Humans have for the first time proved that they can change the path of a massive rock hurtling through space. NASA has announced that the spacecraft it slammed into an asteroid on 26 September succeeded in altering the space rock’s orbit around another asteroid — with better-than-expected results.
Agency officials had estimated that the Double Asteroid Redirection Test (DART) spacecraft would ‘nudge’ the asteroid Dimorphos closer to its partner, Didymos, and cut the time it takes to orbit around that rock by 10–15 minutes. At a press conference on 11 October, researchers confirmed that DART in fact cut the orbital time by around 32 minutes.
Neither asteroid was a threat to Earth, but the agency tested the manoeuvre to prove that humanity could, in principle, deflect a worrisome space rock heading for the planet.
“This is a watershed moment for planetary defence, and a watershed moment for humanity,” said NASA administrator Bill Nelson.
Tracking the aftermath
Determining whether the mission succeeded relied on more than a half dozen telescopes around the world. Ground-based optical telescopes can’t resolve Didymos and Dimorphos, which are millions of kilometres from Earth and only a few hundred metres across, so are seen as a single point in the night sky. But the telescopes can measure dips in brightness as Dimorphos cycles in front of and behind Didymos. Observers tracked these movements and compared them with pre-collision orbital times to quantify DART’s impact.
Independently, a pair of radar facilities — Goldstone Observatory in Fort Irwin, California, and Green Bank Observatory in West Virginia — turned their dishes towards the asteroid pair. Unlike optical telescopes, radar observations can discern the two asteroids as distinct objects, allowing astronomers to view their respective positions and estimate Dimorphos’s orbital period around Didymos.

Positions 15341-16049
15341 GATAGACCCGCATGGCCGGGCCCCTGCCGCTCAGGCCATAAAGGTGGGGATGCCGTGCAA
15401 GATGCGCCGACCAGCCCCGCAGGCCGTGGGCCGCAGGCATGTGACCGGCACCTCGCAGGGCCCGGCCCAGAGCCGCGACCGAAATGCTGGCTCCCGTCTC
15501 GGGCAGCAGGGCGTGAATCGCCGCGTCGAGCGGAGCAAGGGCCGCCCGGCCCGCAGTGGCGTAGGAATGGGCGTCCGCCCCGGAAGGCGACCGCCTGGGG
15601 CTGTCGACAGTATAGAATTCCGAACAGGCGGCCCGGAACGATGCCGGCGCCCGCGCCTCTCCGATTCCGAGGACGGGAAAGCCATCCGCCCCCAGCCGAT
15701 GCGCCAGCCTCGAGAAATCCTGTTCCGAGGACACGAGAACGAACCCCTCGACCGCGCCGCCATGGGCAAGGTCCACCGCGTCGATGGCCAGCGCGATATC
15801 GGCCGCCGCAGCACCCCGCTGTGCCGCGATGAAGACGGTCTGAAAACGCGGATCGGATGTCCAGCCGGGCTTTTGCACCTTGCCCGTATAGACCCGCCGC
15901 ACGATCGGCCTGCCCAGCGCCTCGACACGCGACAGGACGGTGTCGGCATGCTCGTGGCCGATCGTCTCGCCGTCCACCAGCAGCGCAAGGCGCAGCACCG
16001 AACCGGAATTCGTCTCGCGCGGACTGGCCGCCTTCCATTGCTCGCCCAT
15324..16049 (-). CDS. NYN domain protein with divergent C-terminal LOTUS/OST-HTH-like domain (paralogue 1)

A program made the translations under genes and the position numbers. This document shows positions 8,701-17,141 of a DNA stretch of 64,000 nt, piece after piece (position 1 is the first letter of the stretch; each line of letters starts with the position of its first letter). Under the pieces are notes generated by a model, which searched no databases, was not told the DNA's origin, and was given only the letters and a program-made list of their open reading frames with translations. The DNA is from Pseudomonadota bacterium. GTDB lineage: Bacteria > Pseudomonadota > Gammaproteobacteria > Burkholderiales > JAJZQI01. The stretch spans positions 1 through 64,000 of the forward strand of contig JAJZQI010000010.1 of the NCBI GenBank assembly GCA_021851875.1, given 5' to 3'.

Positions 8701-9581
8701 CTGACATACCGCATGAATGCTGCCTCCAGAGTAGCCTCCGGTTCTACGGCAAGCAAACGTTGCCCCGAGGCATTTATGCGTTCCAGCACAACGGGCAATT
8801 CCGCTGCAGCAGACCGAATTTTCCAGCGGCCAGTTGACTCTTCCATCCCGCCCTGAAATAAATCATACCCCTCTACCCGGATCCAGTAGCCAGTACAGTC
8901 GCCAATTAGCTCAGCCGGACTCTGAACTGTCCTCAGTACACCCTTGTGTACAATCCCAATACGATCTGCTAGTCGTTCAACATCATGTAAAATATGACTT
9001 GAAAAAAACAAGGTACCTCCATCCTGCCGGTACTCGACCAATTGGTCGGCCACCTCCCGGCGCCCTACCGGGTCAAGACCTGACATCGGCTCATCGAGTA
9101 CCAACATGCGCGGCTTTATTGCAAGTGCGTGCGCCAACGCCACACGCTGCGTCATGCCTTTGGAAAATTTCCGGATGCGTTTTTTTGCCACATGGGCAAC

Both sets of observations agreed that DART’s impact knocked Dimorphos tens of metres closer to its companion and cut its orbital period to around 11 hours and 23 minutes.
Although the 32-minute reduction is larger than expected, it still falls within the range of possibilities that scientists modelled. Researchers think the manouevre succeeded as well as it did because Dimorphos is more a loose collection of rocks than a solid chunk that would be harder to deflect. Another reason for the dramatic change in the orbital period is that when DART hit, a lot of debris shot out from the asteroid, creating a tail thousands of kilometres long; the recoil from it probably accentuated the potency of DART’s impact, researchers said at the press conference.
“We have a lot of work ahead of us in order to really understand what happened,” said Tom Statler, a DART programme scientist at NASA’s headquarters in Washington DC.
Scientists will continue to observe the asteroid pair in the months to come, hoping to understand more about the shape of Dimorphos’s new orbit and whether DART’s impact introduced a ‘wobble’ to the asteroid. With the help of images from LICIACube — the Italian Space Agency’s probe that trailed DART and then flew by to capture the impact — scientists hope to learn more about the properties of the ejected debris.
But the mission’s final post-mortem won’t be complete for the better part of a decade. Launching in its wake, the European Space Agency’s Hera mission — currently slated for lift-off in October 2024 — should arrive at Dimorphos in late 2026, to observe the aftermath of DART’s impact.
For now, the results indicate that the US$330-million DART mission was a success. But defending Earth from future impacts requires a few things, researchers say: knowing the locations and properties of any dangerous space rocks, and having enough time to act. DART launched in November last year and took about ten months to hit its target.
If a threatening asteroid really were headed towards Earth, said Nancy Chabot, a planetary scientist and the DART coordination lead at Johns Hopkins University Applied Physics Laboratory in Laurel, Maryland, a mission would need to launch years in advance to deflect it safely. “Warning is really key here,” she said, adding that even space rocks larger than the 160-metre-wide Dimorphos might be dealt with, given enough planning and time.